"The Good" & "The Virtuous" as Differentiated by Ford Madox Ford and Henry James in Portraits from Life
"There was detachment in his zeal and curiosity in his indifference."
~ Henry James, from The Ambassadors
That's a quote that resonates deep in me at the moment, and one which Ford Madox Ford must've had in mind as he remembered Henry James in his essay collection of the biographies of so many of his famous-author-friends, Portraits from Life: Reminiscences on Henry James, Stephen Crane, W.H. Hudson, Joseph Conrad, Thomas Hardy, H.G. Wells, John Galsworthy, D.H. Lawrence, Ivan Turgenev, Theodore Dreiser, and Algernon Charles Swinburne.
"...he had an extraordinary gift of exacting confidences and even confessions so that his collection of human instances must have been one of the vastest that any man ever had. It made him perhaps feel safe -- or at least as safe as it was in his nature to feel. He could feel, that is to say, that he knew his own milieu -- the coterie of titled, distinguished, and 'good' people in which he and his books moved and had their beings. And in the special English sense the words 'good people' does not mean the virtuous, but all the sufficiently well-born, sufficiently inconspicuous, sufficiently but not too conspicuously opulent, sufficiently but very certainly not too conspicuously intelligent and educated, that supply recruits to the ruling classes of the British Isles ... He saw the 'common people' lying like a dark sea round the rafts of the privileged."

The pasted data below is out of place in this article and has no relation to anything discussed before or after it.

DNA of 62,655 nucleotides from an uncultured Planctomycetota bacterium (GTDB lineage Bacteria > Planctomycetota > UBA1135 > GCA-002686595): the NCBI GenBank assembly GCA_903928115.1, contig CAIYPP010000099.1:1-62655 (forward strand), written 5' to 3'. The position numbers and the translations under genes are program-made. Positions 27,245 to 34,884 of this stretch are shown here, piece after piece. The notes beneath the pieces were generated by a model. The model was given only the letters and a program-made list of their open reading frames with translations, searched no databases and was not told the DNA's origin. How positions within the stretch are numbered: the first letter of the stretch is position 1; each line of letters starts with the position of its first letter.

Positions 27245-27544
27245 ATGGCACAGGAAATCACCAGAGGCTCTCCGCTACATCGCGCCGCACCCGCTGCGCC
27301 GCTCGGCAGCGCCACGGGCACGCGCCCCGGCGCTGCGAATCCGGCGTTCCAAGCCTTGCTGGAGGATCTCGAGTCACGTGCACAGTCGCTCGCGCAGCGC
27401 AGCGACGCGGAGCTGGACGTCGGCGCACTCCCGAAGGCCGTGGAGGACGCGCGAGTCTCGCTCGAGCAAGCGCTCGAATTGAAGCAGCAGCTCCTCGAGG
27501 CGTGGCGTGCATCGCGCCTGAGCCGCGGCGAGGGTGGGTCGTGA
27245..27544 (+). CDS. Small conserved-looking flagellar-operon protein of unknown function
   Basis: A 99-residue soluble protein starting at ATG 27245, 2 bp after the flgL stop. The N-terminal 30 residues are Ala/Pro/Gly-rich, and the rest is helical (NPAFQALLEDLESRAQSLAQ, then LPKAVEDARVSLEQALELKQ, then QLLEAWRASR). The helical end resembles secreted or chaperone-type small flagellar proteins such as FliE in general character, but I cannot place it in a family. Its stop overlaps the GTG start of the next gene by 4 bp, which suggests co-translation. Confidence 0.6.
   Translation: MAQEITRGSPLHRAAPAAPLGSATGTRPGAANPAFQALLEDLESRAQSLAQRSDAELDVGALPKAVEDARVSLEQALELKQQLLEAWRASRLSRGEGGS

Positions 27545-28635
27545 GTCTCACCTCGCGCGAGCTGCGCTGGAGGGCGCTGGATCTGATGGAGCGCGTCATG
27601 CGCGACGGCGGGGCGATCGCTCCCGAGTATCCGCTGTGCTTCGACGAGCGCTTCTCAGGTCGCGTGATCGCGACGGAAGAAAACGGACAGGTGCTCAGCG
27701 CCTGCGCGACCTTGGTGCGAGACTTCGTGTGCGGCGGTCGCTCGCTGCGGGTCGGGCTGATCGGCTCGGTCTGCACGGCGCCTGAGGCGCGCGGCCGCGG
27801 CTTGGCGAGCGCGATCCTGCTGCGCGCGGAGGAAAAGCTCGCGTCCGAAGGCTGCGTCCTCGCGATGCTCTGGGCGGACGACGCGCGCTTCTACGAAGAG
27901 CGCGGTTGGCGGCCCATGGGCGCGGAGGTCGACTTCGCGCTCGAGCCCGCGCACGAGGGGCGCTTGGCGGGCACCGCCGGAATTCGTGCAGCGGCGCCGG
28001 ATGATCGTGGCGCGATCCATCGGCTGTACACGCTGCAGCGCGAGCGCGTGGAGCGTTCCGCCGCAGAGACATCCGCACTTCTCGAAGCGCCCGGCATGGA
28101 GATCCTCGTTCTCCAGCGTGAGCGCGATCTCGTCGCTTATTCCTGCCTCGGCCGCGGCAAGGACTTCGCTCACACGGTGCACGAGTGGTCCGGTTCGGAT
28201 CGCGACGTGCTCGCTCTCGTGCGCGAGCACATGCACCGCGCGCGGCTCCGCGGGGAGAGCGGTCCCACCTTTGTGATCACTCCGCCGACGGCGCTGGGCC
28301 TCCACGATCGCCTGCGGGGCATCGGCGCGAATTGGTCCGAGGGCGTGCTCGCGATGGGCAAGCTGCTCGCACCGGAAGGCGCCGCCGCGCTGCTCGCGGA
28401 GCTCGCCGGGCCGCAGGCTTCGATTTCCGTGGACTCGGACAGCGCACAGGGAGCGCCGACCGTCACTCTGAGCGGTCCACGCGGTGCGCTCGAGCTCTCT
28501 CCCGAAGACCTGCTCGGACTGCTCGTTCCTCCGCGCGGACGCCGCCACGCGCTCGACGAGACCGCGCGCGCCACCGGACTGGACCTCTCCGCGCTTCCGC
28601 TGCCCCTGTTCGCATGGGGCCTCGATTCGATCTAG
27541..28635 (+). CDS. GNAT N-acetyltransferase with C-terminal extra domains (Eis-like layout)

You mean 'good', Mr. Ford, is not necessarily synonymous with 'virtuous'? May seem an obvious observation at first blush, but Ford deftly demonstrated how it's not.
I admire the understated sarcasm and wit Ford implemented also in riffing off the words "sufficient" and "conspicuous" in the above excerpt, each additional use of the words, one right after the other, building momentum and adding some oomph and zing to the class commentary in his biographical sketch. And I love especially the shrewd distinction he made between "good people" and "the virtuous". Most of us are "well-born" if we compare ourselves to the plights of the majority of earth's population next to our, relatively speaking, lavish lifestyles, but very few of us are virtuous enough to consider (let alone reach toward in some kind of meaningful assistance) that "dark sea" of humanity from our "self-sufficient rafts".
I don't yet know enough about Henry James or Ford Madox Ford to judge with confidence whether they were merely "good" or also "virtuous" (as Ford loosely defined and distinguished the terms), but considering that he and Henry James saw the subtle differences in the terms, and in fact wrote voluminously about these nuanced distinctions in non-didactic ways that nevertheless inspire readers still today to live more virtuously, makes me lean toward seeing them both as belonging to the latter term -- virtuous.
All in all, a very good remembrance Ford Madox Ford penned on Henry James, but one of eleven masters from the late nineteenth and early twentieth centuries featured in this insightful volume of literary reminiscences.